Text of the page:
2016-05-10 – The other day, a friend of the family had his cell phone stolen on a train here in Chicago. He had a few IDs and credit cards attached to the phone. After this occurred, I went with him to the police station so he could report the theft. The police refused to take the report.
Because he didn’t have an ID.
So here’s a tip for all you would-be criminals: always make sure to take your victim’s ID. That way, the police will not accept a report of the crime from the victim.
Either the police were lazy and lying to us when we went in or the rules they operate under are insane. Either way, we as citizens ought to be upset.
I’ve had things like this happen to me before.
A couple of years ago, my son Nat was pulling into a street parking space when a city truck made a turn into an alley in front of him and hit him, having cut the turn too short. I was in the car. Police do not come to the scene of these types of accidents, so we went to the closest police station to report the accident. Insurance companies like to see these. But the police would not make the report. They said that the supervisor of the city driver had to be present. If that was true (which I doubt), then the city has put in place a policy to cover up the bad driving of its employees. (Then again, maybe that’s possible. This is Chicago.)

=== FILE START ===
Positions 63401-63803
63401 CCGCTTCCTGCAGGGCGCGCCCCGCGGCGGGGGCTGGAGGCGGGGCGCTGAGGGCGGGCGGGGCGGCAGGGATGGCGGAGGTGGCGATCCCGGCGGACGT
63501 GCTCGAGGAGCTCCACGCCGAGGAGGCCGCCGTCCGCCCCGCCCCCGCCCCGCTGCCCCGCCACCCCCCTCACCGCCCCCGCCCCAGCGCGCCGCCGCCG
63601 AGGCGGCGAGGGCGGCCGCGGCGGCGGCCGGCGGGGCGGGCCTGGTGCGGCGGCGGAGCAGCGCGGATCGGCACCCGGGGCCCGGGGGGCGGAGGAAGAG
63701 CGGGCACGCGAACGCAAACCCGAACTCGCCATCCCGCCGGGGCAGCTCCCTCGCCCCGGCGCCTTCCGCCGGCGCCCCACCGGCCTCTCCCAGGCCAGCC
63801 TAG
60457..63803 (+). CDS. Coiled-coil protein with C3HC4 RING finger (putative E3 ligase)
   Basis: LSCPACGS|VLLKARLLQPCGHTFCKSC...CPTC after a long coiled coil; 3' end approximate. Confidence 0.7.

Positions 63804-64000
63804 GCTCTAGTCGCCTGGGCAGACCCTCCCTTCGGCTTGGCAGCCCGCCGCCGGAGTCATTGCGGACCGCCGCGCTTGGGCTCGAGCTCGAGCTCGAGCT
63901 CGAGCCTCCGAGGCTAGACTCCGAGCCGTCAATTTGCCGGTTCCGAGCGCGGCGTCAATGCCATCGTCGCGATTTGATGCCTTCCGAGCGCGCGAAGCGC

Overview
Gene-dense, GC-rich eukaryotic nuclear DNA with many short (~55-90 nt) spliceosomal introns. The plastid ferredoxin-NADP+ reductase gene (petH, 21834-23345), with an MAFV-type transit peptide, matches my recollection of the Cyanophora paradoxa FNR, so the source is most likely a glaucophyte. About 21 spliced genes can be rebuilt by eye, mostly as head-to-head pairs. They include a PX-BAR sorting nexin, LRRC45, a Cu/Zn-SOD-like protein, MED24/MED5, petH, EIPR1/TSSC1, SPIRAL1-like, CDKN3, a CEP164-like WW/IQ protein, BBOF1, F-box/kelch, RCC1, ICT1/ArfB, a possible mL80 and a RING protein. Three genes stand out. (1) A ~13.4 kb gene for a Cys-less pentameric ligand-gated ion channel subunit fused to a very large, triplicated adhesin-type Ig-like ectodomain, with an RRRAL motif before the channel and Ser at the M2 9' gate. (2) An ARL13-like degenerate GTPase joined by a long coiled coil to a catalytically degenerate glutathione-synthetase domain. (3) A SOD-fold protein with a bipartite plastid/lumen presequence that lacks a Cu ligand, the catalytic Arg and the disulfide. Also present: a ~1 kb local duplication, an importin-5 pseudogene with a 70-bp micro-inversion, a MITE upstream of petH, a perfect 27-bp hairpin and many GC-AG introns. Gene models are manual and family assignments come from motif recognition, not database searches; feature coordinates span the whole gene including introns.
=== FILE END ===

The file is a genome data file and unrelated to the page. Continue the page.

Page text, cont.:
Many years ago, my car was stolen from a health club parking lot. The club called the police and a car pulled up. The police officer asked for my registration. I said that the registration was in the glove compartment of the stolen car—as they advise you to do. The cop then said, “well, I can’t do anything without it.” I asked him if he couldn’t call it in so they could look it up (pre-internet days). He said he couldn’t. I said that, if he stopped me and wanted to check my registration, he would certainly be able to do that. The cop said, “oh, yeah,” and he went to his car and got my registration information so he could make the report.
Now, I know that policing can be dangerous, though statistically, cops are more in danger from heart attacks from their sedentary life style and donuts than they are from violence. Still, I wouldn’t have their job.
There’s lots of justifiable complaint these days about police violence. And all the commissions recommend that police departments cultivate better relationships with their communities. Refusing to take reports of crimes is not a way to cultivate good relationships.
First they want ID if you want to vote. Now you need ID to report a crime.
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